Fast cars, flat-screen television, high definition gaming consoles, and dual core processor equipped laptops: the amenities of modern technology rule us. Computers are an integral part of our lifestyle and work-life, and many people define themselves by their choice of tools to complete tasks. Those interested in implementing agile frameworks are no exception, often voting to use electronic tools before exploring alternatives. This article is meant for the open-minded, ready-to-explorer surrogate who is not afraid of being a low-tech hippie in times of high-tech espresso machines.
Here we are. All together, a co-located team, and instead of using 19quot; flat screen monitors and shiny Mac-Book Pros we will work with simple things, such as paper. We follow one key concept of agile: removing inconsistencies and misunderstandings by making all available information available. Consequently, we achieve a higher level of transparency by allowing all available information to be prominently shared. To be able to do that we will need a couple of tools and a good understanding of how to use them.
First, make sure to have an area to display all the artifacts that you produce over time. Dry wipe boards usually sized at 95quot; x 48quot; are a great and universal area to display what we produce. A basic rule of thumb is that you can never have enough wall-space or dry wipe boards. Ironically, they also seem to be the hardest thing to come by, so make sure you order plenty and early. Colored dry wipe markers, as many as you can find, are essential as well, enabling you to use your whiteboard in a vast number of creative ways.
Dry wipe boards are universal and reusable, but their size makes it usually hard to move them. Fortunately, you can use 3M Post-it Easel Notes to hold a multitude of our artifacts. These make it easier to move information temporarily from meeting room to team room and back again, or to any other location you may so desire.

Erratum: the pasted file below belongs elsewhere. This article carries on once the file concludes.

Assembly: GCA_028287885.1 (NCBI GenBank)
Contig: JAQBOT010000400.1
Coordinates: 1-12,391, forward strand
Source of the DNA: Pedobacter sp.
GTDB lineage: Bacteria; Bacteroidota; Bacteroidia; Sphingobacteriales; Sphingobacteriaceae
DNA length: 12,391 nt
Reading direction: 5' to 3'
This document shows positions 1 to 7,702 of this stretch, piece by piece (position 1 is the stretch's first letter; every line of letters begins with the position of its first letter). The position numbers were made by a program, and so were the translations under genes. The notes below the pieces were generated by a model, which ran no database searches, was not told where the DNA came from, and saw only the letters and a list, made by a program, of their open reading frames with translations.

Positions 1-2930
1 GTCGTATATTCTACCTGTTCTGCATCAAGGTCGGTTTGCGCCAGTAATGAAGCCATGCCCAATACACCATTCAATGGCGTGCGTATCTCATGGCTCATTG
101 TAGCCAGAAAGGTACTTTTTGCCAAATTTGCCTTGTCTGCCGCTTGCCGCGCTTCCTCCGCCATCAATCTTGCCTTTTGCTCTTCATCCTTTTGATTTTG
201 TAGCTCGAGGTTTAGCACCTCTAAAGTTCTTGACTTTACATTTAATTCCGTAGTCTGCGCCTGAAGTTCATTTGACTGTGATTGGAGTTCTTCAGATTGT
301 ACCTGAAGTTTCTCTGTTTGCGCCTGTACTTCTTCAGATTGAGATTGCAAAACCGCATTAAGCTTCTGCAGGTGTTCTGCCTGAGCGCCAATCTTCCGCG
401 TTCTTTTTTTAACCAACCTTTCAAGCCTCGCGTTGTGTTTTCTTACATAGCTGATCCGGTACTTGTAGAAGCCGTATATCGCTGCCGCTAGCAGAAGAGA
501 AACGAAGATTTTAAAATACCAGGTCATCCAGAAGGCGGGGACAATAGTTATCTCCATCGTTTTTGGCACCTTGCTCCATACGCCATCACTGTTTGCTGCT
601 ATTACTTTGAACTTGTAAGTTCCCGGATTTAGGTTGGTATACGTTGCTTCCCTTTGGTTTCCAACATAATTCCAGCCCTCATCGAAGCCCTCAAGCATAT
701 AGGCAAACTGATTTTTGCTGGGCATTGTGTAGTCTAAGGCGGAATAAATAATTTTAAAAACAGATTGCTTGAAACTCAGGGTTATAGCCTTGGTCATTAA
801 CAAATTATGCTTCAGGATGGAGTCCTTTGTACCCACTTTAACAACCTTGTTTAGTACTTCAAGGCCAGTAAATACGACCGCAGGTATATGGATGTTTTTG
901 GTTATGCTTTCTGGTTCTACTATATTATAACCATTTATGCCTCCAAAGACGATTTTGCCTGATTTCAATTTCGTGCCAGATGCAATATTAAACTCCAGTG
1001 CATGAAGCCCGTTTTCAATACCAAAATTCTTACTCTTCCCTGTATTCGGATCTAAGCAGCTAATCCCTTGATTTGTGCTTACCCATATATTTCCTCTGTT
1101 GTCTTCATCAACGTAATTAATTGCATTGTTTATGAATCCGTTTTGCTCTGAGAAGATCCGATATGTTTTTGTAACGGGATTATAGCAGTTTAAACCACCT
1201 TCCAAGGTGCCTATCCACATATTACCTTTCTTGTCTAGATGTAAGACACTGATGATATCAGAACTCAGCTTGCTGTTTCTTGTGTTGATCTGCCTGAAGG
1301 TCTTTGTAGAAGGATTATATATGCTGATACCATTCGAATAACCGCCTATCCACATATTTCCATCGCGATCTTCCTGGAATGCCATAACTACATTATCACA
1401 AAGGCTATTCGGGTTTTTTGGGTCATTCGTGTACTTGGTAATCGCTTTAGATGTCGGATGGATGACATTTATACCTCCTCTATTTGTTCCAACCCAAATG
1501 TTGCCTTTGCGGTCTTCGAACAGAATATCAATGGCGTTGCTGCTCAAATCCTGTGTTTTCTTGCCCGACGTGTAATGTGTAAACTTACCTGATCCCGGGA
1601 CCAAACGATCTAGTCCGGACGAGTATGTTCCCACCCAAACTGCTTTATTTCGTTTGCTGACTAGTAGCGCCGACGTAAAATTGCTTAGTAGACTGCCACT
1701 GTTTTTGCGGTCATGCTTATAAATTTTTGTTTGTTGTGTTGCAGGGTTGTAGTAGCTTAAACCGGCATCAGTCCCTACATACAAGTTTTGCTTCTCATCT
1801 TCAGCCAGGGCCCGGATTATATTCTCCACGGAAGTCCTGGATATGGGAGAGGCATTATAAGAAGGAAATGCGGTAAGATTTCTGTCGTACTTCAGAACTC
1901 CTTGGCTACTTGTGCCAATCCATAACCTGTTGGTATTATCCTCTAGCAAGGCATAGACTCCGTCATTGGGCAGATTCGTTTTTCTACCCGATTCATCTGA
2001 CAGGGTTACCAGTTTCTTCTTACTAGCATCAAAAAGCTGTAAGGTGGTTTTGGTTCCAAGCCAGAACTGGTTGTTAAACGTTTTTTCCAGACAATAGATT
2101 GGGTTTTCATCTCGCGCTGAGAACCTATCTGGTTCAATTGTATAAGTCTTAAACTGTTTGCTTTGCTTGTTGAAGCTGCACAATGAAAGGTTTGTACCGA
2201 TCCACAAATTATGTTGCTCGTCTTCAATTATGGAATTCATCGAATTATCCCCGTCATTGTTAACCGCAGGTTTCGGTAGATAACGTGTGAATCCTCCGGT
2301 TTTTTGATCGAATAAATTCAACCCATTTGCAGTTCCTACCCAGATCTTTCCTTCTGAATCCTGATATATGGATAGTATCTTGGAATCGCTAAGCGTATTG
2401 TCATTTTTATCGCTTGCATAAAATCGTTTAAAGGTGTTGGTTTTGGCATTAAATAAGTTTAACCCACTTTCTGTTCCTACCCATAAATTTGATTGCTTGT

To actually hold our User Stories, or whatever you might name your requirements, you will need colored index cards sized at 3 X 5 and a number of colored neon markers. [i] For readability, you should buy some black CD/DVD markers to go alongside the neon markers on your index cards. Visibility is important and those black markers work well on colored cards. For role discovery work-shops and for note keeping you should get note cards sized at 3 1/2 x 2 as their smaller size will limit you to writing less.
All of the above mentioned card types can be secured, either to your whiteboard or the big Post-it notes, by using blu-tack or glue-spots.
For ad-hoc note keeping, buy different sized super-sticky notes. Make sure you bought the super-sticky and not sticky variant as the latter tends to start falling off the wall once you have moved them around a couple of times. Other nice things to have, but not necessarily as essential, are notebooks, hand tissues, multi-color Sharpies, Nerf balls, Altoids, Clocks, and other accessories to make a team room more useful.
In psychology, it is a well-known fact that the physical reinforces the non-tangible our brain needs to deal with in order to understand complex causal connections. [ii] Almost everything, save for typing, that we do when sitting in front of a computer is intangible. Using tools to track our progress of where we are in the application of agile frameworks is no exception to that rule. By using index cards, note cards, pens, white board, supersticky notes, and other stationery, we are aiming to bring that physically reinforced behavior and thus understanding of what we are doing back to the work place.
Physical size constraints are another reason to use low-tech tools, especially in an environment where people are very used to doing everything on the computer. Microsoft Word or Apple Pages limit the amount of text you can type into a virtual card only by how big your hard disk is. This is a virtually conceived size constraint. Index or note cards, on the other hand, limit you physically by the amount of information they are capable of displaying. This small but significant difference alters our behavior towards each medium by forcing us to be more compact and precise in expressing what we need to say.
Disposal of unneeded items in a physical manner, by ripping the index card up and throwing it away, is psychologically more satisfying to our brain than simply dragging a document to the wastebasket. [iii] Completing the task of physically destroying the card makes us feel as if we have achieved something, completed a task.
In his book Agile Software Development, Alistair Cockburn coined the term “Information Radiators.” [iv] Flip charts, posters or whiteboards can all be used as the base media.
Our whiteboards and large sticky notes are such Information Radiators, clearly visible in a prominent area in the office or team room (see Figure 1). Whiteboards will often hold a multitude or large sticky notes, usually under different headers scribbled onto the white board itself, while the large sticky notes hold a multitude of Index cards at various stages in the process.